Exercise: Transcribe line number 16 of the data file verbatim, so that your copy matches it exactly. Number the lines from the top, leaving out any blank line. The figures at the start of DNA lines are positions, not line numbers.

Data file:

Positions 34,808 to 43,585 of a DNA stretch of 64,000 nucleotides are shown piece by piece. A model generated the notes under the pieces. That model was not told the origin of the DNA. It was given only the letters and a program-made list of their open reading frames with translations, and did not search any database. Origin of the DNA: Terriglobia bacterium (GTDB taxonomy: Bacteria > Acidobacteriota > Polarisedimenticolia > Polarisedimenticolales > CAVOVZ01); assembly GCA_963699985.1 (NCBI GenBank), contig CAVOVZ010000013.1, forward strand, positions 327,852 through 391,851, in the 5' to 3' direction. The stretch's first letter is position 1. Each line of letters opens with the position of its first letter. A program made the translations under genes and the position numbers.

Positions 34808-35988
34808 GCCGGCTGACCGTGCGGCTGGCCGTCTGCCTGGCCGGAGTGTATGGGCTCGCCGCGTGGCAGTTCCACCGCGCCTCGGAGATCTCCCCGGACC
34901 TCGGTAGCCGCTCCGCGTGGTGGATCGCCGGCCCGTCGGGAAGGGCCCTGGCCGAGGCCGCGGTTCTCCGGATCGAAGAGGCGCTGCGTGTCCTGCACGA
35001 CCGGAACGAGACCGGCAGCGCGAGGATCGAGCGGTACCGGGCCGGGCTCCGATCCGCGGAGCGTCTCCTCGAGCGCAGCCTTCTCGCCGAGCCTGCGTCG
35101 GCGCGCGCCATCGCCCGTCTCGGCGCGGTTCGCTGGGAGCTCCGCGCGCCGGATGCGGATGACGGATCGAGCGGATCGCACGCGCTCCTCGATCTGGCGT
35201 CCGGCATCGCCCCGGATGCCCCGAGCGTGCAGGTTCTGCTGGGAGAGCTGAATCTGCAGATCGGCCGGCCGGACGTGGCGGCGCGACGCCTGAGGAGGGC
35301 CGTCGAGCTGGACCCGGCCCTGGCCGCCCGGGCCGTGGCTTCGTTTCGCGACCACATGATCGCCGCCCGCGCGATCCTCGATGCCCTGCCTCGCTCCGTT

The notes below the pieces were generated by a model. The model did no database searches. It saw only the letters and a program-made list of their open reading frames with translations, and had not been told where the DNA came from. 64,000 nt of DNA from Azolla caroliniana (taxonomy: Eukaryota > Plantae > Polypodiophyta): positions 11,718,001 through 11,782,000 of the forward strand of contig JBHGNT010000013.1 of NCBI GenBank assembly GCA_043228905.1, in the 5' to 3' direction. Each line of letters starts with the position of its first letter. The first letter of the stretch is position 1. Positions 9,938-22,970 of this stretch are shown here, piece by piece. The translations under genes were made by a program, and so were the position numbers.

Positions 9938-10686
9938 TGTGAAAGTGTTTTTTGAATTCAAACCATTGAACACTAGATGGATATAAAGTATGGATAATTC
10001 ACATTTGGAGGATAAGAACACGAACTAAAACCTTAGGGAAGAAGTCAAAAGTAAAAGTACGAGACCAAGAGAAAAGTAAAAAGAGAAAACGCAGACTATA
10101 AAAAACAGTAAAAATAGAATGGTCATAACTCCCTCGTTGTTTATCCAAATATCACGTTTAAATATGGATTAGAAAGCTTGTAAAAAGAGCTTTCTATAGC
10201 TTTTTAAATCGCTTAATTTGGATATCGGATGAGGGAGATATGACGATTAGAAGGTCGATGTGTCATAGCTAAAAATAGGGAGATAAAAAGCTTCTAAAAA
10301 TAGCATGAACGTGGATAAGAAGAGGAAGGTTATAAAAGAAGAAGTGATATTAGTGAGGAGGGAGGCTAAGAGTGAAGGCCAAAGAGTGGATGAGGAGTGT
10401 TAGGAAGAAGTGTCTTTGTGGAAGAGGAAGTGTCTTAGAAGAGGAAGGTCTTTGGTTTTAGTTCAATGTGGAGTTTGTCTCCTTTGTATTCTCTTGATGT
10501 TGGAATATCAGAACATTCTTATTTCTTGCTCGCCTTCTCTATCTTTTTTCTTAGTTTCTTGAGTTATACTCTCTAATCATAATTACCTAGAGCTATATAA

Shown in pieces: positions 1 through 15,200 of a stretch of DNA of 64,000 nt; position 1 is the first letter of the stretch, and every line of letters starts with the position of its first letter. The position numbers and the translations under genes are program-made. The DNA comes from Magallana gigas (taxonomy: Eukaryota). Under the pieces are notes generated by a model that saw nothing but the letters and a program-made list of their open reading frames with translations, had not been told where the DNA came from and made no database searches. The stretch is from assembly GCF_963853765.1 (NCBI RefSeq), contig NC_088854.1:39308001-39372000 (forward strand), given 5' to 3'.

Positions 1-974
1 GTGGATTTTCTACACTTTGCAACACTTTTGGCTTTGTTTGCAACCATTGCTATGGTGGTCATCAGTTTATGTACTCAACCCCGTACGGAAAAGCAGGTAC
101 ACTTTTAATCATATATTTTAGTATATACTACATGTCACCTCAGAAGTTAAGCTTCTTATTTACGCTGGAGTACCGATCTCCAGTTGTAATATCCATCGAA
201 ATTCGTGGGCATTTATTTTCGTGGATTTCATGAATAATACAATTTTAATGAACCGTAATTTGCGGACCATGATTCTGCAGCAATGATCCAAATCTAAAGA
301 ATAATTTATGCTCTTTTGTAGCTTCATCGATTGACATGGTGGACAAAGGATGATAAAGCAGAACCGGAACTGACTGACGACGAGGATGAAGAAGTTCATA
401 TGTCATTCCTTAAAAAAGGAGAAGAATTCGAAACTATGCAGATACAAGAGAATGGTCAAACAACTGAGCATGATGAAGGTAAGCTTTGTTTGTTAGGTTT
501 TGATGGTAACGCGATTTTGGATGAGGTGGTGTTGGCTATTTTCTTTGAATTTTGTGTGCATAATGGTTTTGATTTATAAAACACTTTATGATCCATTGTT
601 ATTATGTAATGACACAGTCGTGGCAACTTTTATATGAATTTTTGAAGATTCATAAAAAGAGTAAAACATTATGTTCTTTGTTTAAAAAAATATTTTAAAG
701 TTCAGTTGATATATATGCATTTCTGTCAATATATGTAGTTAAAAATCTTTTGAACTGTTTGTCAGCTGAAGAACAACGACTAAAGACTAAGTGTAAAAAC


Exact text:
10401 TAGGAAGAAGTGTCTTTGTGGAAGAGGAAGTGTCTTAGAAGAGGAAGGTCTTTGGTTTTAGTTCAATGTGGAGTTTGTCTCCTTTGTATTCTCTTGATGT